The Mormon Church has not shifted its official positions on the roles of men & women since the 1970s, a new study finds.
The Church of Jesus Christ of Latter-day Saints, or the LDS Church, has 15 million members worldwide & is the fourth-largest church in the United States. LDS theology is socially conservative, & the church was active in supporting the 2008 Proposition 8 in California, which banned same-sex marriage in the state. (The proposition has since been ruled unconstitutional, yet the ruling is stayed pending further appeal.)
A review of official LDS Church literature, including conference talks & articles from the church's Ensign magazine, finds that despite shifting mores in the rest of society between the 1970s & today, the church's views toward gender roles have not changed. [8 Ways Religion Impacts Your Life]
p> "We thought for sure they were going to soften the way they think approximately this [gender roles] â€” maybe they won't talk approximately gender differences as innate & essential," said study researcher Ryan Cragun, a sociologist of religion at the University of Tampa in Florida.
"One of the things that really did surprise us is that there really hasn't been a shift in gender discourse in the Mormon Church over the last 40 years," Cragun told Live Science.
Masculine vs. feminine
The focus of Cragun's research is Mormonism â€” the church in which he was raised â€” & nonreligious people. His co-author on the new study, J. Edward Sumerau, studies gender & sexuality. Together, the two sociologists decided to comb through Cragun's archives of Mormon discourse over the last 40 years.
"We go in with our eyes wide open, not necessarily knowing what we are going to find," Cragun said.
As in other conservative religions, the LDS Church emphasizes the importance of innate gender differences & promotes traditionally masculine traits for men (e.g., strength, leadership) & traditionally feminine traits for women (e.g., delicacy, gentleness). Women are not allowed to have leadership roles in the Mormon Church hierarchy, & are encouraged to take on a support role for their husbands. In fact, in June, the church excommunicated Kate Kelly, a Mormon woman who started a movement to allow the ordination of female clergy in the church.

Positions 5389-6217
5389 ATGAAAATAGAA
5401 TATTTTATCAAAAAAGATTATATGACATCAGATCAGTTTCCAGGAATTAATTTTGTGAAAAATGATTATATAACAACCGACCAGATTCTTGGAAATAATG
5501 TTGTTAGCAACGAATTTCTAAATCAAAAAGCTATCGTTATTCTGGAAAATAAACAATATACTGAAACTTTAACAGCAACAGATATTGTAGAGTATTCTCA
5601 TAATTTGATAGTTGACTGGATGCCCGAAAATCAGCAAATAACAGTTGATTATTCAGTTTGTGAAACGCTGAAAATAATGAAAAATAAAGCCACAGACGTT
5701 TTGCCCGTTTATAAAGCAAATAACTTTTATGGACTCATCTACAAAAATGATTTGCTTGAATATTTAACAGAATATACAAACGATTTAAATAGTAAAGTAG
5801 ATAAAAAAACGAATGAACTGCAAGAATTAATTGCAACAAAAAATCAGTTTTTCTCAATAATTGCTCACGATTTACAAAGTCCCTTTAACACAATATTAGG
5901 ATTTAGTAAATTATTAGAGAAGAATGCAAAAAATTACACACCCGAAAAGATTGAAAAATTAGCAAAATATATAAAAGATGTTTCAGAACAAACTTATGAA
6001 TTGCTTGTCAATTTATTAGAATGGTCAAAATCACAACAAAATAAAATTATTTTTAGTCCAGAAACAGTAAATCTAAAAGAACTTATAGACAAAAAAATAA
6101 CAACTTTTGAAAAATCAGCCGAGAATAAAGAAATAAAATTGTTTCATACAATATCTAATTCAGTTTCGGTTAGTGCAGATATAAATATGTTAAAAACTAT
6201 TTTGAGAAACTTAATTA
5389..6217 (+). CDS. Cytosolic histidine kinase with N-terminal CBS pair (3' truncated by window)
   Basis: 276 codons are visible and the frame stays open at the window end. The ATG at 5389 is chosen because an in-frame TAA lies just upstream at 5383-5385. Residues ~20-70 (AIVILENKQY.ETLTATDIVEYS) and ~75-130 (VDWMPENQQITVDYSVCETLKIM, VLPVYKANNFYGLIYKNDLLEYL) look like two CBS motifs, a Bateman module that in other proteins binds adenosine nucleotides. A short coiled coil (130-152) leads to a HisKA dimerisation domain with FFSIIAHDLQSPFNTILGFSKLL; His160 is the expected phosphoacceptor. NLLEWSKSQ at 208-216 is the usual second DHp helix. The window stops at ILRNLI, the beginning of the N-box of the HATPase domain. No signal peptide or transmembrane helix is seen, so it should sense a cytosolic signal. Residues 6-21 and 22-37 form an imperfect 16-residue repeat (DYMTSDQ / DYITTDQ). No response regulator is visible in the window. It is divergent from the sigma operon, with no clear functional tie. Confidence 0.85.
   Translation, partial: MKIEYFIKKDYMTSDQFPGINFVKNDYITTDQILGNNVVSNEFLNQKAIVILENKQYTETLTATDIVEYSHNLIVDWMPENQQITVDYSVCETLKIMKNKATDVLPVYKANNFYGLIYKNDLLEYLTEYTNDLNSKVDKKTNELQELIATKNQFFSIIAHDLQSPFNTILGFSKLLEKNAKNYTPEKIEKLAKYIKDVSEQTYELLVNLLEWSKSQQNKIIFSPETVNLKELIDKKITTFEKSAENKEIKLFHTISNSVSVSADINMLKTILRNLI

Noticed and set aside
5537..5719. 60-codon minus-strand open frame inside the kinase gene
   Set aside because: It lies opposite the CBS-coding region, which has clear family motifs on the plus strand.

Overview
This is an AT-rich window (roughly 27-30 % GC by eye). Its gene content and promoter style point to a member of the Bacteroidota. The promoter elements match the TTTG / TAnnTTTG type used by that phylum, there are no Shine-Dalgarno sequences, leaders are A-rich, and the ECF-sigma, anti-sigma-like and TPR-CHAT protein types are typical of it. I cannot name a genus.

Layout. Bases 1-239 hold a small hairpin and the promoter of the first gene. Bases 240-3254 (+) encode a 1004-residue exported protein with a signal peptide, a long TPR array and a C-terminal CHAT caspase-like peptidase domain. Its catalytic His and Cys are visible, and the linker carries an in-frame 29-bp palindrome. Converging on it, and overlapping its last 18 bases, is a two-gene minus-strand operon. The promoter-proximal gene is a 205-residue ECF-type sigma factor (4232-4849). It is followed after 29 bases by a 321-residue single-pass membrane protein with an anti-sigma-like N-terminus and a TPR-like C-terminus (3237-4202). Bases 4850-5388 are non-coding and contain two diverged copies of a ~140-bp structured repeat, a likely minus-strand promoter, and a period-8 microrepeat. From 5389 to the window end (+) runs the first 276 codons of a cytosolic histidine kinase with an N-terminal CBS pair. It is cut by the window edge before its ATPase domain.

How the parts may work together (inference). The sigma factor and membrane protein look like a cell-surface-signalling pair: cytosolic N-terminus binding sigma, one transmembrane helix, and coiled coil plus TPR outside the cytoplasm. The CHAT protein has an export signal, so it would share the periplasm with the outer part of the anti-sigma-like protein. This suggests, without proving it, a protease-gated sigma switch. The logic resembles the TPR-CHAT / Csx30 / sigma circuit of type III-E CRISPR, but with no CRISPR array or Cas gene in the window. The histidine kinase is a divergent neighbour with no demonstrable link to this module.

"Gender is such an essential part of the religion that, when a woman in this particular case says, 'Hey, we should actually alter this & make it more egalitarian,' the leadership of the religion takes that so seriously that they kick her out of the religion," Cragun said.
Mormon theology holds that spirits, not just physical bodies, are male & female, & they are created by a heavenly father & mother. Thus, Cragun said, the male-female dichotomy is engrained into the religion.
Innate or learned?
Beyond seeing no shift toward egalitarianism with time, Cragun & Sumerau noted that the Mormon Church describes gender as immutable & ordained by God. However, the church's official talks & articles have a heavy focus on telling congregants how to live up to their gender roles.
If gender characteristics are innate, "you should do it automatically," Cragun said. "There should be no reason to tell people."
The instructions suggest the church realizes, on some level, that masculine & feminine traits aren't entirely tied to sex, Cragun said.
The study, published online July 2 in the journal Sociology of Religion, is part of a larger book project by Cragun & Sumerau. Cragun said that while adults can select to join or leave the church, the strict gender roles prescribed by LDS theology could be stultifying for children & young adults, particularly women.
"Young women who may have astonishing potential feel like their only real role in life is to support their husbands," he said. "Personally, I think that should change."
There are efforts by some Mormons, like Kelly, to shift the LDS leadership's attitudes, Cragun said. He & his colleagues plan to study Mormon women's attitudes toward female ordination in follow-up studies.
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